Rob Campbell
Miles Raymer
September 02, 2014 AT 03:49 PM EDT

Rapper Buck 65 has made his name on dense wordplay and music that pushes against expectations of how hip-hop should sound. Choosing to concentrate on abstract metaphors and dropping odd country-rap fusions years before “hick-hop” became a thing has kept him closer to cult status than mainstream success, but for his latest song and video, from his upcoming album Neverlove (out Sept. 30), Buck offers a glimpse at what might have been if he’d pursued a more pop-friendly route.

“After my wife left,” he writes in an email, “I met a girl who I was hoping would give me hugs and kisses. I was a bit desperate for affection. I figured I might get lucky if I made a song she liked, so I asked her about her taste in music. She listed off all the things she likes about the music she dances to in clubs and I wrote it all down. I still have the piece of paper. She mentioned lyrics with ‘la la la’ parts, four-on-the-floor beats, classic house music, mentions of birthdays and getting dressed up, ‘build ups,’ as she put it, shiny synth sounds, breakdowns, ‘rainbows’ (I wasn’t sure what she meant by that), and lots of hooks. It all went into the blender.”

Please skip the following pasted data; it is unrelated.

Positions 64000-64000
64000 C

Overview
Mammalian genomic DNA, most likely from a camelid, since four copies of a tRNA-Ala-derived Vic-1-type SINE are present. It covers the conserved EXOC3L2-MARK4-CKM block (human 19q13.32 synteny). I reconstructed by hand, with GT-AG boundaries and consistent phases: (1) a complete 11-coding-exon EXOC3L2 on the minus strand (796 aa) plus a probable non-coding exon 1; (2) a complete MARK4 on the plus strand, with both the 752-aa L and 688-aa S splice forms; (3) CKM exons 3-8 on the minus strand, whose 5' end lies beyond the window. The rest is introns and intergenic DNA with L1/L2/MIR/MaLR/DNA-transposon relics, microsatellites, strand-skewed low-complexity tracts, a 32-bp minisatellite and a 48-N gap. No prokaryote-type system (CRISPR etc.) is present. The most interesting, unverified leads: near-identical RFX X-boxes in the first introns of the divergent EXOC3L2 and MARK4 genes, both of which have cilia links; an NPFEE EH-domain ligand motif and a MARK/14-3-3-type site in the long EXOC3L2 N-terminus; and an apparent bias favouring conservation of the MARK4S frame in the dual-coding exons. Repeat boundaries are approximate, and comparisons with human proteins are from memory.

“Most of the lyrics in this song came from a dream,” he continues. “I also experimented with running lines through online translators several times. I’d write a line, translate it to Chinese, back to English, back to Chinese again and repeat until it comes out sounding sufficiently absurd. I’ve also used some lines from badly subtitled bootleg movies I’ve bought on DVD during my travels abroad. I’ve been inspired by Dadaist art, things my nieces have said, things I’ve misheard people say. On and on. It’s very difficult to just think up things that are total nonsense. I’ve tried and failed many times.”

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